Our party is drifted toward the squishy left (as witnessed by many of our current “front runners”), I submit that YOU are a true Republican and that the party in too many places has RINO-fied.

become President for four years would make enacting your platform more likely.(yeah I know you didn't say that you wouldn't vote for Rudy in this thread, but you did tip toe around it). As always, I'd go to war with you on the issues any day of the week.

Go Fred!

Oz

Read my most recent story, "Immigration may be Hillary's undoing" on First Cut Politics

Ron Paul supports just about everyone of your platform points other than bombing Iran.

Do you really want to abolish the FDA? We have arguably the safest food distribution system in the world yet you wish to do away with it? Why?

How bout the Nuclear Regulatory Commission? Should we just trust the utilities to build safe nuclear facilities and maintain them properly?

FTC? FAA? FCC? Get rid of them as well?

How bout the DoJ?

There are those who look at things the way they are, and ask why ... I dream of things that never were and ask why not. - Robert Kennedy

You make unusually good points flyerhawk. I'll sign on to your plan to get rid of the Nuclear Regulatory Commission, the FTC, FAA and FCC.
I can't go along with you on the DOJ though, that is a constitutionally warranted office.

I think at least some of the duties of the NRC may be mandated by treaty. If not the NPT then something else, surely.

FTC seems to have a legitimate purpose of regulating interstate trade.

FAA also may have treaty duties, but if not, I can still live with it because of the almost essentially interstate nature of air travel (ironic that I say that when of the times I've flown, only once I went out of state).

FCC is useful because it's way too easy for different states to trample each other with broadcasts.

Now, of these agencies I'm sure I'd want to relieve them of some of their current duties, but I wouldn't eliminate them.

DoJ is pretty important for basic law enforcement for all of the above, I think. I didn't know you were so libertarian.

As for Ron Paul, that's the sad part of his run. He's let himself get so hijacked by freaks, that he's alienated people like me who should be his natural base.

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I think you guys are willing to throw away the baby with the bathwater but I do understand where you're coming from.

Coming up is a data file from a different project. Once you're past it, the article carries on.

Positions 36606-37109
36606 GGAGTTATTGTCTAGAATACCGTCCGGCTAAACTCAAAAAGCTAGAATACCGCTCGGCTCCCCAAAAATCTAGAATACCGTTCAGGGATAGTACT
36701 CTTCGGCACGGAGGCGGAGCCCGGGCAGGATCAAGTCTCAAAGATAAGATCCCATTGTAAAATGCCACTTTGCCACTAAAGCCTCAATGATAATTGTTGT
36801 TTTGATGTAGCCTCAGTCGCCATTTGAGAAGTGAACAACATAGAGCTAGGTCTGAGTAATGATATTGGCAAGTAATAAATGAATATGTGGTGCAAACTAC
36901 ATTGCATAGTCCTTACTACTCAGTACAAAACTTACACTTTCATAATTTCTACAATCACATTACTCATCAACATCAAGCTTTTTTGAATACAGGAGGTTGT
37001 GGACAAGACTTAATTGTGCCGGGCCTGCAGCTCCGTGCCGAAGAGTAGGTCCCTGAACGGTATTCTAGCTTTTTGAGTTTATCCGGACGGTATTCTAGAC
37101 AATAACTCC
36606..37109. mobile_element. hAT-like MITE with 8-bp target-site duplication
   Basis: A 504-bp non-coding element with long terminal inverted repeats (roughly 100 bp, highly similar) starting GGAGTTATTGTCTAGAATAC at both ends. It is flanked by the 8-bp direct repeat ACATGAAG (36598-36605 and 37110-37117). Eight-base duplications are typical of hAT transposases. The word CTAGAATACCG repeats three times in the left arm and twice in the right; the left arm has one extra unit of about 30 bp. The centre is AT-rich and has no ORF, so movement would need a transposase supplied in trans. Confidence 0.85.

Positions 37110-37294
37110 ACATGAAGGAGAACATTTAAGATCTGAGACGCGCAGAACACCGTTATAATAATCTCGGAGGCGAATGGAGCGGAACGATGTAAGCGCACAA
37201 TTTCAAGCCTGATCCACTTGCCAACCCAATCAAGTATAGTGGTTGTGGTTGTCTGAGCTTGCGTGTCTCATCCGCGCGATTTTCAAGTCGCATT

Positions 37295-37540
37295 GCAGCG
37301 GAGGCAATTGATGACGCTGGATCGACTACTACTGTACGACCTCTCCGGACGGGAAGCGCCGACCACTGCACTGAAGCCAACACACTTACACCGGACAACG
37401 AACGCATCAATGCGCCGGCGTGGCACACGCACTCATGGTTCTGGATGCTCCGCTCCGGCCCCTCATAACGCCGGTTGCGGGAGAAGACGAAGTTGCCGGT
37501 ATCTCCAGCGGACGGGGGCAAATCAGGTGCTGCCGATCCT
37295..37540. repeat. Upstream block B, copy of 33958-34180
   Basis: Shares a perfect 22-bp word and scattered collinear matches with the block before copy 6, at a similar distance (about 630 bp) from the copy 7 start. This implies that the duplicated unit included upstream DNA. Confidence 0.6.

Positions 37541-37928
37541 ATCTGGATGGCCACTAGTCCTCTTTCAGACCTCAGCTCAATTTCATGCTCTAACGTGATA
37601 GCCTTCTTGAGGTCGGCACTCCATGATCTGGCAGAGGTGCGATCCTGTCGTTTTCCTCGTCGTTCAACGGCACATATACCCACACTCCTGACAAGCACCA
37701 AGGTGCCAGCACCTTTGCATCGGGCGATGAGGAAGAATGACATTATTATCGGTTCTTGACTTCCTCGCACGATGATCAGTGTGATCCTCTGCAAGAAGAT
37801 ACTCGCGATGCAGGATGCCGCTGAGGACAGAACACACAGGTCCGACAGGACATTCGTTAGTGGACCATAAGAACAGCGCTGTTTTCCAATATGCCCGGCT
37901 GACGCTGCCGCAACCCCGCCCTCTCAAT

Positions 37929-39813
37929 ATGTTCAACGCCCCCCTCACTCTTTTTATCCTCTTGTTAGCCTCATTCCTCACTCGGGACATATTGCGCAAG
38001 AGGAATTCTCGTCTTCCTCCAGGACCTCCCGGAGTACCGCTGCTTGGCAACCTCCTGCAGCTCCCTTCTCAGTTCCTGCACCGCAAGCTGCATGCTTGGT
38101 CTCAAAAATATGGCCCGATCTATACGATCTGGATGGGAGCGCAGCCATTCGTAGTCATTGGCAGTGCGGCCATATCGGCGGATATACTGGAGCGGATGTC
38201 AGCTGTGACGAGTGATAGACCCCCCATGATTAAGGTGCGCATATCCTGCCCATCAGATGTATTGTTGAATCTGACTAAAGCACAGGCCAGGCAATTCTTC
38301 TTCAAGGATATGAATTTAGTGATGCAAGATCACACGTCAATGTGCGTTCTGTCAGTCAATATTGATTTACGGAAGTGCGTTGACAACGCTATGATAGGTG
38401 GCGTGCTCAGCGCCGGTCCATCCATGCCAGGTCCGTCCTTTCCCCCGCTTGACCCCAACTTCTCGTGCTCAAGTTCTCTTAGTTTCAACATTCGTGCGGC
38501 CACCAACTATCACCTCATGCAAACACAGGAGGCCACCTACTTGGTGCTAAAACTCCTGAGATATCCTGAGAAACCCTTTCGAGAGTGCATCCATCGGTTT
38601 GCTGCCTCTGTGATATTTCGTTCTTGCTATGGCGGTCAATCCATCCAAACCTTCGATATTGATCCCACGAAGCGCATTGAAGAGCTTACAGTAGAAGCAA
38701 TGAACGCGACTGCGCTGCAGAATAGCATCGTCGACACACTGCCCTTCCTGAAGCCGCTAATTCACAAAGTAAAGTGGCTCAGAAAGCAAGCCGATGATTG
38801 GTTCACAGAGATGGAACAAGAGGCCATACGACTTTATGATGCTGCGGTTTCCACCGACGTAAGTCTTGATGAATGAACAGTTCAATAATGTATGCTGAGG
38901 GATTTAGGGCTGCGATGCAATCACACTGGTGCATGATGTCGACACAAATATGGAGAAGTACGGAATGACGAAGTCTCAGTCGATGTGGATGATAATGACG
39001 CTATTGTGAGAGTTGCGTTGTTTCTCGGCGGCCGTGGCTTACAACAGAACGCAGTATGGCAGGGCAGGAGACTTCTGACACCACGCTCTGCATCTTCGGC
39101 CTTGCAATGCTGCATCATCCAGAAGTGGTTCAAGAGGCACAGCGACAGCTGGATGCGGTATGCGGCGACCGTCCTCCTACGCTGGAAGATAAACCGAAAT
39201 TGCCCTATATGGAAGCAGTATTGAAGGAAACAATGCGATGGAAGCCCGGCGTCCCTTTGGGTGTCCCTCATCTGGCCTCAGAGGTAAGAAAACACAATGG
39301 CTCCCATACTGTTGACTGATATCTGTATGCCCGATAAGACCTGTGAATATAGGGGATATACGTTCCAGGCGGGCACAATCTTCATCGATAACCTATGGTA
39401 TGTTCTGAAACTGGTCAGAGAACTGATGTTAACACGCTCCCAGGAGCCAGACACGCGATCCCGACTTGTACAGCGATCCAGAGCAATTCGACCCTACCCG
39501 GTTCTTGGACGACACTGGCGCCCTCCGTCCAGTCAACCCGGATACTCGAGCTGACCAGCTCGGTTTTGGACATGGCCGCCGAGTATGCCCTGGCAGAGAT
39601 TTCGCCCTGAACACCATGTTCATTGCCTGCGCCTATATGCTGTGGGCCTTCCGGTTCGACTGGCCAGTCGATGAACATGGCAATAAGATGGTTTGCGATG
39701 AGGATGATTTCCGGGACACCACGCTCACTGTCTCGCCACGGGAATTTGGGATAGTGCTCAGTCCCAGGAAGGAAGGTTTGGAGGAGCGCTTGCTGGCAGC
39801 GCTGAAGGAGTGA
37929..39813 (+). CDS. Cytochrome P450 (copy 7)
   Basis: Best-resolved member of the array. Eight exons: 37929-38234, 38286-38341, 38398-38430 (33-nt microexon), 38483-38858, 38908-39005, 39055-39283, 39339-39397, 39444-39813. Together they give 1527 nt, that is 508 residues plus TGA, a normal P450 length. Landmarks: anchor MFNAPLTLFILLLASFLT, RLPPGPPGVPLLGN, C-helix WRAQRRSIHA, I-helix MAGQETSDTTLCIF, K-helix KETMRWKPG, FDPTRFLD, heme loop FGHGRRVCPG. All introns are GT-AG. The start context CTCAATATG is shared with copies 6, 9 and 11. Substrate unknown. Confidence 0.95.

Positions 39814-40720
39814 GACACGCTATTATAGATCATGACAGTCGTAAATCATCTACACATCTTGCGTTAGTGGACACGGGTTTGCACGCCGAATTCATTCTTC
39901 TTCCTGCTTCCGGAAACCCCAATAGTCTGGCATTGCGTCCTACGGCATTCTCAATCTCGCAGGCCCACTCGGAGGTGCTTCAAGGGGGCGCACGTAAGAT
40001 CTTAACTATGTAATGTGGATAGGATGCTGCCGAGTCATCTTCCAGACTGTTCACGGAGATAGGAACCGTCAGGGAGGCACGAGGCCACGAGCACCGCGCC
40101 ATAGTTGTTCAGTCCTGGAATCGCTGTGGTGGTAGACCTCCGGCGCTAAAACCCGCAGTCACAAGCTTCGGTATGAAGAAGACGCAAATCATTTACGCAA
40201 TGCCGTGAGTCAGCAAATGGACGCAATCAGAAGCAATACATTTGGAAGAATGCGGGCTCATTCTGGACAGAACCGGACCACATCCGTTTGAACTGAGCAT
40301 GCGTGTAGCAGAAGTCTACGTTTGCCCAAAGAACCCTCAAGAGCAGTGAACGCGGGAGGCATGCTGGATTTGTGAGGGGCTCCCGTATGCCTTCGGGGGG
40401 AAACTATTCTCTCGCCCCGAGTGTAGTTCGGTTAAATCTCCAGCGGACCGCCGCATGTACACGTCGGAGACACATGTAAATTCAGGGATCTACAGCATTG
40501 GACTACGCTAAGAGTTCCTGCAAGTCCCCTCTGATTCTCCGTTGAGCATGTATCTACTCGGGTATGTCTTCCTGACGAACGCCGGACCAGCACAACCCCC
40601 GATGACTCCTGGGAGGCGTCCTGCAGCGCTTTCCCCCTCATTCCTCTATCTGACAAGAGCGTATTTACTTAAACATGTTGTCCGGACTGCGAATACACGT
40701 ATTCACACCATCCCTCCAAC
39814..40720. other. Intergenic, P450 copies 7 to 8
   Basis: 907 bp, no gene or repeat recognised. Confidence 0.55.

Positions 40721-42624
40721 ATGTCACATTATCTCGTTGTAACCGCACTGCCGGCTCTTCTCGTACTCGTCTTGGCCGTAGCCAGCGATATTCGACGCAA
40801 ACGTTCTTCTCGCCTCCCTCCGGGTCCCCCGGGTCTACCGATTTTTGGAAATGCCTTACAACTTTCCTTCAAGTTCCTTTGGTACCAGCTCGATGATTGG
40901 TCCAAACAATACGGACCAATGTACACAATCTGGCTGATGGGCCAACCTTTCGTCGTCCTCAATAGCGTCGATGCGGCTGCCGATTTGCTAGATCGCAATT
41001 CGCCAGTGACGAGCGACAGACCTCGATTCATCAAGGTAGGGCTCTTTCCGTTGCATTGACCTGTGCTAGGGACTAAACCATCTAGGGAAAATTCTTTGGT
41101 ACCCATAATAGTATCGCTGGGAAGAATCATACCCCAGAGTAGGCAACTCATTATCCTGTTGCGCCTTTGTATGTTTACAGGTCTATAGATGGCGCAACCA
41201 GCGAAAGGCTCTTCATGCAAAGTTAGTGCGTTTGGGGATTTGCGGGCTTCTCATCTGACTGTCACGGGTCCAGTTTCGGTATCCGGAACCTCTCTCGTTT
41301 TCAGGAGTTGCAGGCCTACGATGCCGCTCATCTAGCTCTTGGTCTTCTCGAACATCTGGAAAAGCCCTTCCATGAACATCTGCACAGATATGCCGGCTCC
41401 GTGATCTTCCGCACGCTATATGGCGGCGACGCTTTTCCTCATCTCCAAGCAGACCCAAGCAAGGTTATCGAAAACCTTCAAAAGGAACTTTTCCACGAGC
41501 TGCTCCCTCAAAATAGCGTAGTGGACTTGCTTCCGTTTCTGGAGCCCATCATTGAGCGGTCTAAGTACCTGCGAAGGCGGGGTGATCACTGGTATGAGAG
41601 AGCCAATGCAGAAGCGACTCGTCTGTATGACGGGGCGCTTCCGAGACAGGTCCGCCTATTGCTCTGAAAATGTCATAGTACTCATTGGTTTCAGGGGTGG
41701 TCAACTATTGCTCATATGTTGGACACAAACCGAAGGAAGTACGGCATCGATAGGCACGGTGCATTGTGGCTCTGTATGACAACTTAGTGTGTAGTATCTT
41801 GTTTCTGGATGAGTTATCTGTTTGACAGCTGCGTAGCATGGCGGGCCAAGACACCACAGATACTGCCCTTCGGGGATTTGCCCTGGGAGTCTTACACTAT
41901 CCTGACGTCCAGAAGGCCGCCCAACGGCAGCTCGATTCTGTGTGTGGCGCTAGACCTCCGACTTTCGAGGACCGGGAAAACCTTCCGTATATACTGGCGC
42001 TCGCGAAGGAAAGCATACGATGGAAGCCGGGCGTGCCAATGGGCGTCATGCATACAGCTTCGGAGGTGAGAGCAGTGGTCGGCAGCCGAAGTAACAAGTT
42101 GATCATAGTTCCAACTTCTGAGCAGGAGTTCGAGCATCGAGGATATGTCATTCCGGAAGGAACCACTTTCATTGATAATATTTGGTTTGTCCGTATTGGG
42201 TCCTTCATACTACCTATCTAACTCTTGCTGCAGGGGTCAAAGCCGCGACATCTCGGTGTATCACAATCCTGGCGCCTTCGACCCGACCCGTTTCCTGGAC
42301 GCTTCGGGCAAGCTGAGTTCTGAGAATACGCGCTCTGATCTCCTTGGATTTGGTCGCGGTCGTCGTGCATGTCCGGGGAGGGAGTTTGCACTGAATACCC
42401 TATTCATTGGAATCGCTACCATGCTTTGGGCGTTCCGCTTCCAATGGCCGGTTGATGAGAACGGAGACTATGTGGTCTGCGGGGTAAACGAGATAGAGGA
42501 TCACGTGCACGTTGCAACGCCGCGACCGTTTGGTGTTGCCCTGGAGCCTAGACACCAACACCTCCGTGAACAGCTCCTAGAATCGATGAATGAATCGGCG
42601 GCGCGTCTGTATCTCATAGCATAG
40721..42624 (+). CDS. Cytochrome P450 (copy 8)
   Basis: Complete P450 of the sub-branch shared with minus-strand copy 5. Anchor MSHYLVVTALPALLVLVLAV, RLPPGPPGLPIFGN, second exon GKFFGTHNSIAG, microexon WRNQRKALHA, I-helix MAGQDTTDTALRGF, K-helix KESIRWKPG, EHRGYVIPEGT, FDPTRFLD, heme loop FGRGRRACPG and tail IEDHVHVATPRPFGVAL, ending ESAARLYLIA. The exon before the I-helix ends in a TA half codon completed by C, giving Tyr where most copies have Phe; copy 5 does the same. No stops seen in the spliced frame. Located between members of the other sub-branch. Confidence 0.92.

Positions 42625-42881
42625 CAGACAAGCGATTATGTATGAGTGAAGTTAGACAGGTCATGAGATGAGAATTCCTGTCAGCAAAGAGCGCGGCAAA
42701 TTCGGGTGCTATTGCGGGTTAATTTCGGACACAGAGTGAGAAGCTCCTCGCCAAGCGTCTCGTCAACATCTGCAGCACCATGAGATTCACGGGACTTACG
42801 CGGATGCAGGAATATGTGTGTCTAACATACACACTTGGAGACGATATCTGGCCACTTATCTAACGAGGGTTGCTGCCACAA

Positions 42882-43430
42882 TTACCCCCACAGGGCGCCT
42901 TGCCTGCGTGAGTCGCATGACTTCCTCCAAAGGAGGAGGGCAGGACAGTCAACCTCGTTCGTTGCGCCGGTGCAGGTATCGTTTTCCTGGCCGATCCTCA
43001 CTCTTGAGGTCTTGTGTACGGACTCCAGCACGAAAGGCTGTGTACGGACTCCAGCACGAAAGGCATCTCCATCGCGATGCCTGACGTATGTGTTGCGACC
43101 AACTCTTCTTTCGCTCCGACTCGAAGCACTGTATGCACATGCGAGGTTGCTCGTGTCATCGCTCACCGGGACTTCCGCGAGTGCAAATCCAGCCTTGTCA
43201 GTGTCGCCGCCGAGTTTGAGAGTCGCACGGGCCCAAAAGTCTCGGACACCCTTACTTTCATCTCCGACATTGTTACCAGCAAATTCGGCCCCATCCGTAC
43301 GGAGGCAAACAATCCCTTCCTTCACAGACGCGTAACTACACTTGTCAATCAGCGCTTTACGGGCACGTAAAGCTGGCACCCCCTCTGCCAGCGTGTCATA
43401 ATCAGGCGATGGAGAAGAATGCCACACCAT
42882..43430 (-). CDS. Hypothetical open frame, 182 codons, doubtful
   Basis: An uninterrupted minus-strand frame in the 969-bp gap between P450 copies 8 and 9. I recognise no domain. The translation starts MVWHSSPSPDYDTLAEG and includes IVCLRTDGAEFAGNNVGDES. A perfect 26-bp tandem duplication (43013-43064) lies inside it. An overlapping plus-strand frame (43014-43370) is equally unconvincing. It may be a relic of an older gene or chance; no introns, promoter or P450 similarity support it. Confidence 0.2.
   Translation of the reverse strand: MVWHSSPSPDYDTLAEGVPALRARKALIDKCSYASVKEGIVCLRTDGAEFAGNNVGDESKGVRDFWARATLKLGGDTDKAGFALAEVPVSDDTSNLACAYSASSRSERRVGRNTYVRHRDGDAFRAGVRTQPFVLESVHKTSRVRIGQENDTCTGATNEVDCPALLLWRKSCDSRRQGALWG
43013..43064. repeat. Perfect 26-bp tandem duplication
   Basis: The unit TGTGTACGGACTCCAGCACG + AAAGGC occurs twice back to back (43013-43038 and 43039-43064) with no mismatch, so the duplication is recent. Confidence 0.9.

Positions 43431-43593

I just can't get behind the idea that the government should leave the regulatory business. Too many people willing to do too many bad things.

There are those who look at things the way they are, and ask why ... I dream of things that never were and ask why not. - Robert Kennedy

Constitutionally, as well as under principles of capitalism and good government, the government has a narrow role to play in life. Government should not do all the things we would like done, but rather be limited to those things that can't be done any other way. Every "good" thing that you cede to the government is one more grain of power added to their portfolio.
Capitalism works because self-interest works. In other words, greed that is restrained only by the market itself and very limited government checks against fraud actually helps those other than the greedy individual. Government actually destroys this mechanism when it gets involved.
I was picking on you with my post above, because I believe there is some clear responsibilities of the government. Those responsibilities should be limited to limiting fraud and protecting private property rights(which opens up a whole can of worms re: pollution). I don't think we should get rid of government, but we need to stop turning over all power and rights to the government in exchange for a dubious benefit.

Government should not do all the things we would like done, but rather be limited to those things that can't be done any other way. Every "good" thing that you cede to the government is one more grain of power added to their portfolio.